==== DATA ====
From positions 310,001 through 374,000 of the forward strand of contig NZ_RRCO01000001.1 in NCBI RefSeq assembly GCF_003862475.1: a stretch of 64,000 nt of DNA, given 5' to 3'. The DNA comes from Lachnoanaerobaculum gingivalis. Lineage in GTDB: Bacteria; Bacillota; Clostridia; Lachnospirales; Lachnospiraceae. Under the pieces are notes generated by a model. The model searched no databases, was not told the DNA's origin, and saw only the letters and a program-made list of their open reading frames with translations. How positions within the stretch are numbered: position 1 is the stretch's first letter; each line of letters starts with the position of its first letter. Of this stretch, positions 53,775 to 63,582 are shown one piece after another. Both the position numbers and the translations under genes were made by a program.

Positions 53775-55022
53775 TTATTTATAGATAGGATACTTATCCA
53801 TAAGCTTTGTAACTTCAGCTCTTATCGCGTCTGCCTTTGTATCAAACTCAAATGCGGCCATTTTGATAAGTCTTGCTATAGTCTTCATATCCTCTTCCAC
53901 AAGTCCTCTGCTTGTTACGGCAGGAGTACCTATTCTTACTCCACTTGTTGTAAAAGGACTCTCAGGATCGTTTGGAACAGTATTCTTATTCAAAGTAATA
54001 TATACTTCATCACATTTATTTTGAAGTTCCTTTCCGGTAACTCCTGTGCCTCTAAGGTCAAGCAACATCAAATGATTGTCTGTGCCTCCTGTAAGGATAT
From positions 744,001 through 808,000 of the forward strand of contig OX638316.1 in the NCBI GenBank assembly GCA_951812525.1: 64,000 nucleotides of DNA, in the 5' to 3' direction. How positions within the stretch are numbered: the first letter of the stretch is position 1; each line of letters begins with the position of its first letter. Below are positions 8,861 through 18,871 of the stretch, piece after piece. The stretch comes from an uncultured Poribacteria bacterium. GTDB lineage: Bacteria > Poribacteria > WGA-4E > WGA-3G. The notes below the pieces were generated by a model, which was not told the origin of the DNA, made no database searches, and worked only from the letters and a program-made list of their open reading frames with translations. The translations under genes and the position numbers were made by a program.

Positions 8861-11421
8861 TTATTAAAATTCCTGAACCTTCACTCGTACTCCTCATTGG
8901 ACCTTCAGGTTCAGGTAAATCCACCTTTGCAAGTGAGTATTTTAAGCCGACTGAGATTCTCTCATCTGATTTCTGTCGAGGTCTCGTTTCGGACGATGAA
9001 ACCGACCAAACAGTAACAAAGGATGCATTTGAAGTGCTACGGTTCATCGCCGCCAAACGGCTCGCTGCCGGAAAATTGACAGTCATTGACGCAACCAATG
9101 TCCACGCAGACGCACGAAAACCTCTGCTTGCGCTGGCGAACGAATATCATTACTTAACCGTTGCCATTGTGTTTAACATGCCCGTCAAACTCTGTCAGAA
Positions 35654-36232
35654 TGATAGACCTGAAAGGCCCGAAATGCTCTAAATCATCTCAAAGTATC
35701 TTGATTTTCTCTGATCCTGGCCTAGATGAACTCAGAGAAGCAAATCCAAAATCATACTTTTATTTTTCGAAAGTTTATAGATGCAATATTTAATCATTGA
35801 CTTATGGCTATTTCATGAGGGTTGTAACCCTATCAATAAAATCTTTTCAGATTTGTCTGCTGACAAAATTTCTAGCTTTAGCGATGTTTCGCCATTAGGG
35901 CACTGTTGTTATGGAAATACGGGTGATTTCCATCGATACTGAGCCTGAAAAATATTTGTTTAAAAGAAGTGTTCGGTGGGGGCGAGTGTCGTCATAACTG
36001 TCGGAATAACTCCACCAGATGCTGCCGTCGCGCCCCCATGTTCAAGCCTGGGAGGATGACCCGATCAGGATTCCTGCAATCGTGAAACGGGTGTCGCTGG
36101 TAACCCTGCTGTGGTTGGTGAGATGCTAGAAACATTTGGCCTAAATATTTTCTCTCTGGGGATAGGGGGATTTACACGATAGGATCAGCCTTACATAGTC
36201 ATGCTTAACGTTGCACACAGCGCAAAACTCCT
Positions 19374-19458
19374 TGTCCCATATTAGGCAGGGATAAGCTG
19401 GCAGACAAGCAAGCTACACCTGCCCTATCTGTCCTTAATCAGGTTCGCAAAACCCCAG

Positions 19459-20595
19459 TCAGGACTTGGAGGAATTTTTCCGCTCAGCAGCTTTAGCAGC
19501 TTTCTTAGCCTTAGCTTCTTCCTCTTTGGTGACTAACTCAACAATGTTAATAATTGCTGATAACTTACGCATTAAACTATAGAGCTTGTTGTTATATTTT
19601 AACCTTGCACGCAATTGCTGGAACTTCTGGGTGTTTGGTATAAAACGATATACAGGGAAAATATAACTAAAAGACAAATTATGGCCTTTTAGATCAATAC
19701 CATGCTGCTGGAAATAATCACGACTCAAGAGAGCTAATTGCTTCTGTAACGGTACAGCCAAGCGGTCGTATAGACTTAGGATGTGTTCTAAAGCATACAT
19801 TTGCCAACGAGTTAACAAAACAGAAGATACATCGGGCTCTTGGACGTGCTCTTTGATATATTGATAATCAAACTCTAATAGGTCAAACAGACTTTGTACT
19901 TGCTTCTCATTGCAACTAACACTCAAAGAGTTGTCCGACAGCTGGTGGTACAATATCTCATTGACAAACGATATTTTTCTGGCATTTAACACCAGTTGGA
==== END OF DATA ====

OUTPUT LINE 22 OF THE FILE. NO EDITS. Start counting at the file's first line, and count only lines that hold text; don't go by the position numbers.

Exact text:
19374 TGTCCCATATTAGGCAGGGATAAGCTG